Monday July 18th, 2011

1. Rekindling the fire: Particularly in recent weeks, we've discussed how and why former champions -- accustomed to winning and the perks that come with it -- prolong their career well beyond their glory days. They still savor the competition. If they no longer have one-in-a-billion talent, they still have one-in-100-million talent. Plus, every now and then, they can fire up a little magic.

Such was the case last week. Juan Carlos Ferrero, a former No. 1 player, a Grand Slam champion eight (gulp) years ago, JCF has since fallen deep in the rotation. His ranking has gone down the mineshaft. At age 31, he battles constant injuries. Even when Rafael Nadal pulled out, his name wasn't even mentioned for the Spanish Davis Cup roster. But last week, he looked like the world-beater of years past. Playing in just his third event of 2011, he won the Merceds Cup in Stuttgart, Germany, the 16th title of his career. It's not exactly winning the French Open. But one suspects that, in its way, it was comparably sweet.

2. Nightmarish schedule: The tennis calendar is a logic puzzle that no one has come close to solving. Why -- when all other sports ease into a season and allow time for plots to unfold -- does tennis hold its first major two weeks into the year? Why does the last major conclude in early September, rendering the entire autumn and early winter anticlimactic, yet only two weeks separate the French Open and Wimbledon? Why is a Davis Cup competition held five days after the Wimbledon final?

We got another sample of tennis' nuttiness this past week. The circuit threaded its way through two claycourt events in Europe -- right after the grasscourt stretch ended and the hardcourt season is about to commence. It was a dead week in the United States, save for World TeamTennis.

Now in its mid-30s, the WTT was created in the image of its ... how to put this? ... irrepressible co-founder, Billie Jean King. WTT matches tend to resemble a cross between a tennis event and a county fair replete with multi-colored courts, five-game minisets and mid-match dance contests in the stands. The alphabet soups sneer at WTT and treat it like the annoying tag-along younger sibling. But the better family analogy might be the wacky uncle. You go most of the year without seeing it. When you do, it's fun and entertaining, sometimes a little off-kilter, but ultimately benign. For more information, check out World TeamTennis' site.

3. Best wishes, Alisa: We idolize athletes to the point that they're human. And then life intervenes and we're reminded that they're susceptible to the same challenges as the rest of us. We got a reminder of this last week when Alisa Kleybanova, a top 20 player earlier this year, announced that she is receiving treatment for Hodgkin's lymphoma, a form of cancer.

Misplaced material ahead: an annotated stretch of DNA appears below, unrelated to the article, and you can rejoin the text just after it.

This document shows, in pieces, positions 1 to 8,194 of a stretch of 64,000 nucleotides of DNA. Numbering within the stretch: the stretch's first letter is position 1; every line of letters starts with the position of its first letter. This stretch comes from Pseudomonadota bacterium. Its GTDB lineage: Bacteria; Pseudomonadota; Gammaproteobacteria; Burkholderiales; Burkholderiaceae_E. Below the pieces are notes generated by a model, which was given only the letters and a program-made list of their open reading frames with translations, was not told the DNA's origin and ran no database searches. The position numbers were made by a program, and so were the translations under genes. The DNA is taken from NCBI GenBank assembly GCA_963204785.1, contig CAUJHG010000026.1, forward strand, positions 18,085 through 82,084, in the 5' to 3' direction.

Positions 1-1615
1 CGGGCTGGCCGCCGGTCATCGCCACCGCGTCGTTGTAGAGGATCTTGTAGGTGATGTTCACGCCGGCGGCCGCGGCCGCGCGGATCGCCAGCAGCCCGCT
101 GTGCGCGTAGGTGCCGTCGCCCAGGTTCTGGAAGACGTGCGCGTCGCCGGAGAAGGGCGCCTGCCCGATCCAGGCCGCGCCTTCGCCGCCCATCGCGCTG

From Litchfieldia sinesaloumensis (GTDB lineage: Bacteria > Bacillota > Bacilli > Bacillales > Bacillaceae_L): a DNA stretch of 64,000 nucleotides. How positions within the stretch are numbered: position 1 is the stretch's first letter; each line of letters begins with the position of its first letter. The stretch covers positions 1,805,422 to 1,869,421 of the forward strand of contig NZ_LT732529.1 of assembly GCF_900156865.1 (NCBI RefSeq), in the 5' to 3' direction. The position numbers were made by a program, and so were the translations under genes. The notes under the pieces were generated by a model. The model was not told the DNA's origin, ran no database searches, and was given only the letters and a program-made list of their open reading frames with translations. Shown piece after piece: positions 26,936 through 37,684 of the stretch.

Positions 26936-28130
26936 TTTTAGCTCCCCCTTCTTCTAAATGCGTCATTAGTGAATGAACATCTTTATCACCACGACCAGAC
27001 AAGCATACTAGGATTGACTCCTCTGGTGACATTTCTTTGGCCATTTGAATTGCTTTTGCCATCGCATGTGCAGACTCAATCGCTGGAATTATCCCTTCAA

Here's her note in its entirety:

Hello everyone :)

It's my birthday today and I want to thank all of you for the wonderful messages. I haven't written anything for a long time about why I haven't been on tour, so that's why I'm writing this today.

It's not an easy time for me right now. I've been a bit unlucky with my health. I have Hodgkin's lymphoma, a form of cancer. I've been having treatment in Italy and it has been going well, but it takes lots of patience and I've had to be really strong to go through this. The good news is after I do treatment for a few more months, if I feel well, there's a chance I'll be able to play tennis again. I really miss playing -- I miss seeing fans and friends around the world, I miss hitting the ball, I miss everything. Tennis has been my life for the last 15 years.

There are a few reasons I'm undergoing treatment in Italy. First, I have a training base and many close friends here, so it's like home. Second, they have a really great hospital here that specializes in this problem; I've been going there since the problem started, so the doctors know me well. It's the best place for me to be -- the surroundings help me stay strong.

I am a strong person. I've shown it before. Obviously this is different than anything I've ever experienced, but after this is over my life will be even better than before. This is the toughest time in my life, and I hope it always stays the toughest time in my life. I'm sure I'll be able to overcome this -- it's just a matter of patience and time.

When this is over, everything will be even better than before.

Of course, even though I'm in treatment, I hope I'll have a fun birthday today :) I'm really happy I have the best and most important people with me here today. My family and best friends are all here. They're here all of these days and weeks helping me get through this.

Anyway, I wanted to write to you all because it has been a long time. ... I won't be on tour for a little while, but I will see you all again soon :)

Alisa

Wish her well.

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